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Frank McEachran by Mary Beard

For this Cambridge University Classics don, encountering a Dante-mad Italian teacher opened the way to a life of the mind

For this Cambridge University Classics don, encountering a Dante-mad Italian teacher opened the way to a life of the mind

A teacher like Frank McEachran would never be allowed in Britain's education system today. He was a mad but utterly charismatic man who was completely, in modern terms, "off-message". There were no "learning objectives" for him.

Everybody called him "KeK" and he went around Shrewsbury in the West Midlands teaching his stuff - Italian language, English and philosophy - at a number of schools. His main post was at Shrewsbury School but he was also a jobbing teacher. He taught one class at Shrewsbury High School, where I went, for people interested in going to university - me included.

KeK looked like a mad professor. He was a sort of shaggy figure in his sixties. He had thinning white hair and wore a scarf and a woolly jumper, but he inspired us all to consider that the intellectual life of the mind had a point to it.

I had wanted to learn Italian in the sixth form - I had done Latin, Greek, French and German - but KeK's approach was unorthodox. The main point of us learning the language, to his mind, was so that we could read Dante.

He had this old textbook, Italiano Vivo, but we spent only a couple of weeks on it before we moved on to Dante. KeK wasn't concerned about us learning how to ask for pizza. Instead we got to the Inferno pretty quickly and were soon reading about the Gates of Hell and crossing the River of Blood. It was hopeless when you went to Italy - although we did get an excellent command of Italian grammar - but most importantly we were introduced to one of the most formidable works of European literature.

KeK taught us that there were things out there in the world of the intellect that I, as a little kid from Shrewsbury, could never have imagined. The idea of me reading Dante in the first place was frankly gobsmacking. It still is, really.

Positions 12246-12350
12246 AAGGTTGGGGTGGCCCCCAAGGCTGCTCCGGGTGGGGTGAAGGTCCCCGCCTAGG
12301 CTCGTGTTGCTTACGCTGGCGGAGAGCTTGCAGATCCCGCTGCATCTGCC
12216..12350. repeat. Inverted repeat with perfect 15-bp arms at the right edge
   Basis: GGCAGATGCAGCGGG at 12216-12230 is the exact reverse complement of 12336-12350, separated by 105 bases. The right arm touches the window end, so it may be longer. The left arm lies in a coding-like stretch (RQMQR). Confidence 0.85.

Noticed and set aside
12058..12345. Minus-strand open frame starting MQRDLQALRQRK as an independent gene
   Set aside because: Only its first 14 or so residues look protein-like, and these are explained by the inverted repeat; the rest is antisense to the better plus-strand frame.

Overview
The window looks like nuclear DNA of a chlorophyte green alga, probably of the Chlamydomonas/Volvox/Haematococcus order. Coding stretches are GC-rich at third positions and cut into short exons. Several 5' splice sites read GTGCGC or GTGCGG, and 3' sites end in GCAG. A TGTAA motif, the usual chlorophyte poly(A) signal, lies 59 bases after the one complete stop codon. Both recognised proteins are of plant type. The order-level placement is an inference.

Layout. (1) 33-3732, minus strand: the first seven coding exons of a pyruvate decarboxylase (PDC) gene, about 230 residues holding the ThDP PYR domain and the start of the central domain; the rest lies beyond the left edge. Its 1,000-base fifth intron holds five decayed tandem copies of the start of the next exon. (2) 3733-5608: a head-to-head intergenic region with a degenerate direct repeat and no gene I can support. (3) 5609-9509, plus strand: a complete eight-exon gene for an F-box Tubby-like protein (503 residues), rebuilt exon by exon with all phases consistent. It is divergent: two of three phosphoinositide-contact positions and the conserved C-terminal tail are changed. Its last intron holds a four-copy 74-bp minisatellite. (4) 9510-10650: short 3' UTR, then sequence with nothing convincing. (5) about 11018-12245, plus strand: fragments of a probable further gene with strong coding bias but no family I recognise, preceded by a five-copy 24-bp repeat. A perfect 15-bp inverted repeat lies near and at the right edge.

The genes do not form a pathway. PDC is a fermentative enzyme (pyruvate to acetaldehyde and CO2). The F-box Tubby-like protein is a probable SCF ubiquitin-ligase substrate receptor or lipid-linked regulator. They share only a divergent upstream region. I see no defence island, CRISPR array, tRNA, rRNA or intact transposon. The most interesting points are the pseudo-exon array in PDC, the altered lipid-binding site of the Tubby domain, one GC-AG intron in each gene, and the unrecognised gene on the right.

I was an only child and my mother was a headmistress and enthusiastic reader. My parents were committed, interesting people but they never suggested to me that there was an intellectual world beyond England. KeK showed us there was.

He had us reading Camus - I didn't know who that was. And he made us learn reams of poetry off by heart - something that would have made Michael Gove's heart warm (although I'm not sure the education secretary would have approved of all the choices, which included Bob Dylan).

KeK did this by inspiring us, but also sometimes by paying us. We were given 50 pence for learning TS Eliot's The Love Song of J Alfred Prufrock, for example, and pound;5 for The Wreck of the Deutschland by Gerard Manley Hopkins.

KeK taught us about learning, listening and talking about literature. He made us think there was something out there that was bigger than our world, where people talked and debated. He imparted passion, eccentricity and a sense that we were valued because we wanted to know these things.

For one of our classes we used to go to his flat and he always had the most luscious cakes and tea. We would talk about philosophy. I remember the glamour of existentialism and would dream of Simone de Beauvoir.

His was an impactful legacy. The legacy of teachers is quite complicated. You tend to glamorise the teachers you have liked. But what I remember of KeK is his enthusiasm, what he valued, the way he learned and taught us how to learn.

His attitude was that you were going to read it and you were going to understand it. By opening up possibilities beyond what we had imagined he gave us the confidence to go on and do something more. There was also a sense that this was fun.

There were no assessment criteria: it was just interesting. Some of it was hard for us. But if you were struggling you knew he would be around to help you get there; you had a sense that you were not on your own.

The things KeK taught have never left me. He was a brilliant man and, in one way or another, I think of him most days of the week; those little snatches of poetry float through my head.

In terms of current education policy, much could be learned from him. Surely the focus should be about learning, not about teaching; the teacher is most importantly the facilitator, not the crammer.

Mary Beard was speaking to Jo Knowsley

Ancient history

Mary Beard

Born: 1 January 1955, Much Wenlock, Shropshire, England

Education: Church Preen Primary School, Shropshire; Shrewsbury High School; Newnham College, Cambridge

Career: Professor of Classics at the University of Cambridge; a fellow of Newnham College and Royal Academy of Arts professor of ancient literature; classics editor of The Times Literary Supplement and author of the blog A Don's Life, which appears regularly in The Times.

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